But I, for one, would find it fascinating to see how people's perspectives might change if they accepted that today's date wasn't really Oct. 1, 2011, but more like Oct. 1 of the year 13,700,002,011. We humans might feel a bit less self-important, knowing that for 99.9999% of the history of the universe our species didn't even exist.
Just something to think about the next time you write a check, celebrate a birthday, say happy new year or stand outside on a clear night looking up at the stars.
I couldn't talk about calendars and hard-to-imagine time spans without thinking of the bleak 1969 pop hit that combined science fiction, human evolution, religion and dire warnings about how technology might destroy mankind...all from a Lincoln, Nebraska, duo, Zager and Evans, that at one point was touted by Billboard magazine as the next Beatles.
Yes, we are still open seven days a week, 10 to 5, and will be through at least Oct. 16. If you come this week you might get to meet artist Rocco Alberico, the creative genius behind the multi-media constructions in our Acadia and Observatory rooms. He'll have his 3-D camera with him.
Final 2011 Natural League Standings
Nine major league baseball teams have nicknames drawn from nature. We at the Notebook call those teams the Natural League. We track their records all season and keep the standings on our wall. This week the regular season ended and we crowned a new champ: the Detroit Tigers, who overtook the Arizona Diamondbacks in the final month. As you can see from the standings below, the Natural League had tight races at both the top and the bottom (sorry, Orioles):
1) Detroit Tigers 95-67
2) Arizona Diamondbacks 94-68
3) Tampa Bay Rays 91-71
4) St. Louis Cardinals 90-72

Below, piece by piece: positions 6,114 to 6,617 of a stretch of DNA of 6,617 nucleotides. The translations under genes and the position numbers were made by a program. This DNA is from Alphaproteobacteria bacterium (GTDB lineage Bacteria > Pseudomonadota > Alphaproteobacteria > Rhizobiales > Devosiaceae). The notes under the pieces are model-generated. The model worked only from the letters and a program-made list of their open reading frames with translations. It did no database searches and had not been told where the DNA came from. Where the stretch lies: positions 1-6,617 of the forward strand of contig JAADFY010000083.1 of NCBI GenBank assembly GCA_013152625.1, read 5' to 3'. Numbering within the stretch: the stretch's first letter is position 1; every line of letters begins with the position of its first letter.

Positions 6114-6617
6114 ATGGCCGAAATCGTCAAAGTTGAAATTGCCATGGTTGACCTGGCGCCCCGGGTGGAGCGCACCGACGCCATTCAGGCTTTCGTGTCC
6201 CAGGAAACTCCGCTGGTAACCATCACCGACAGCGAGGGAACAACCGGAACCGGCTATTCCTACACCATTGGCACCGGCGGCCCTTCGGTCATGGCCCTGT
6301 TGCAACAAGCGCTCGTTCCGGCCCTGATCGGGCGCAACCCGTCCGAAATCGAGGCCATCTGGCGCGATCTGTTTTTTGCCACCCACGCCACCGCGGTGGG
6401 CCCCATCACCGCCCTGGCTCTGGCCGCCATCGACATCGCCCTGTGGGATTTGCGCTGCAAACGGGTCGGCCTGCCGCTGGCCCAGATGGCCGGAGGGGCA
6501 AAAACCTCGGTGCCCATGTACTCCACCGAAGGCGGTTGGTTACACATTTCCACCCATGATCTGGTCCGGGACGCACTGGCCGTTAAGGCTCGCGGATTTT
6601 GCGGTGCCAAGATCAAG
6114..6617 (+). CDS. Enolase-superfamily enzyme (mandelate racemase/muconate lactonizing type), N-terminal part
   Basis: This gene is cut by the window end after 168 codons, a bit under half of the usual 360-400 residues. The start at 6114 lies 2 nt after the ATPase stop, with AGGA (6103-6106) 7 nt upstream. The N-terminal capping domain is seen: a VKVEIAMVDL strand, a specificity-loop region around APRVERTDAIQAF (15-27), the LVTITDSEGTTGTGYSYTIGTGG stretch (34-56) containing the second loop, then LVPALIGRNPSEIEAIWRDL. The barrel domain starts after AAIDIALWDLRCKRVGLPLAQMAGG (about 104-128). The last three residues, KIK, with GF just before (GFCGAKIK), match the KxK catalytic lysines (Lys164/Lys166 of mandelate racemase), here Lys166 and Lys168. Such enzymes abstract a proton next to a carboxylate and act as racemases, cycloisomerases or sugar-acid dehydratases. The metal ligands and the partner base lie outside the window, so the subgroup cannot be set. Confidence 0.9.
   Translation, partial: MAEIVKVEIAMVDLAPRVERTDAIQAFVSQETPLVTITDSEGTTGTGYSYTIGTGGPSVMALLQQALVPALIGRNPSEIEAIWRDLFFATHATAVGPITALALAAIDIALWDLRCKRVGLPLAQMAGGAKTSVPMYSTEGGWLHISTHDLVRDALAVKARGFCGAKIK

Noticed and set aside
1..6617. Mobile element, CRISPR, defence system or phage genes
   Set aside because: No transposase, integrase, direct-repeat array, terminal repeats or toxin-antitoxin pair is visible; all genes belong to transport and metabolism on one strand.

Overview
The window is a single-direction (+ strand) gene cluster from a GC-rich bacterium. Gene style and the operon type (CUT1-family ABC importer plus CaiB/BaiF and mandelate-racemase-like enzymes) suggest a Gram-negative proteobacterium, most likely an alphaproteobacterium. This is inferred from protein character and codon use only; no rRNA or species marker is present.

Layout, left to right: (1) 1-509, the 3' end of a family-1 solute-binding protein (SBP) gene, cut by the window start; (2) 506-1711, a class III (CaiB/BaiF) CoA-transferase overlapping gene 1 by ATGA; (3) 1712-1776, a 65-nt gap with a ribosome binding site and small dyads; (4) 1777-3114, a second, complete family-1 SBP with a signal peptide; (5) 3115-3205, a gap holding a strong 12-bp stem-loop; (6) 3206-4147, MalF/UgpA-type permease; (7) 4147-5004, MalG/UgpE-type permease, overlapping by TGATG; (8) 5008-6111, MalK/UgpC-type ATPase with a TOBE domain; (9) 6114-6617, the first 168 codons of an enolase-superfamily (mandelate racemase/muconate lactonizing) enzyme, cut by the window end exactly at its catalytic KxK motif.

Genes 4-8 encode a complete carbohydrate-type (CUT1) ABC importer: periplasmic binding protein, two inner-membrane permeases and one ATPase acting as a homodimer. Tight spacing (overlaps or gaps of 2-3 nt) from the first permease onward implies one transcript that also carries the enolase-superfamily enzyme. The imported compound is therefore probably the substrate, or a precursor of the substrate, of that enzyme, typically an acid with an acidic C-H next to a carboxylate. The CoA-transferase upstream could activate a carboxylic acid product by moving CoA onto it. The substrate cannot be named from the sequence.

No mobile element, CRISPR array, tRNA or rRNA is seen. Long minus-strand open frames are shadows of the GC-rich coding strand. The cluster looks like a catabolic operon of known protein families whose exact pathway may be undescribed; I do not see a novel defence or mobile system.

5) Toronto Blue Jays 81-81
6) Colorado Rockies 73-89
7) Florida Marlins 72-90
8) Chicago Cubs 71-91 (note: I did not put the smiley face there. I am not mocking the Cubs!)
9) Baltimore Orioles 69-93
Strings in Space
We were invited to a friend’s home in Seal Harbor last week to hear a visiting Chinese musician perform on this ancient seven-stringed instrument, the guqin (pronounced goo-CHIN). Revered in historical Chinese culture but ignored by most of the younger generation, the guqin produces soft, resonant tones, usually played slowly so that the listener can contemplate and savor each note. At this moment, guqin music is flying through deep space (along with other recorded music and sounds chosen to represent the range of Earth’s life and culture for any aliens who might hear them) on gold-plated audio-visual disks aboard the Voyager 1 and Voyager 2 spacecraft. The Voyager 1, launched in 1977, has traveled farther from Earth than any other probe. It is now about 11 billion miles away and nearing the edge of our solar system.
The guqin on which our Chinese friend performed.
Answer to the Last Puzzler
It is TRUE that on the planet Venus a day lasts longer than a year. Venus completes one revolution of the Sun (i.e., one Venus year) every 225 Earth days and completes one spin around its axis (i.e., one Venus day) every 243 Earth days. Talk about discombobulating: On Venus a week lasts seven-and-a-half years and the Sun rises in the west, not the east. The only other planet in our solar system of which the latter is true is Uranus.
How long is a day on Uranus? That is, how long does it take that gigantic planet (four times the diameter of Earth) to spin once around its axis?
a)17.9 Earth hours
b) 17.9 Earth days
c) 17.9 Earth years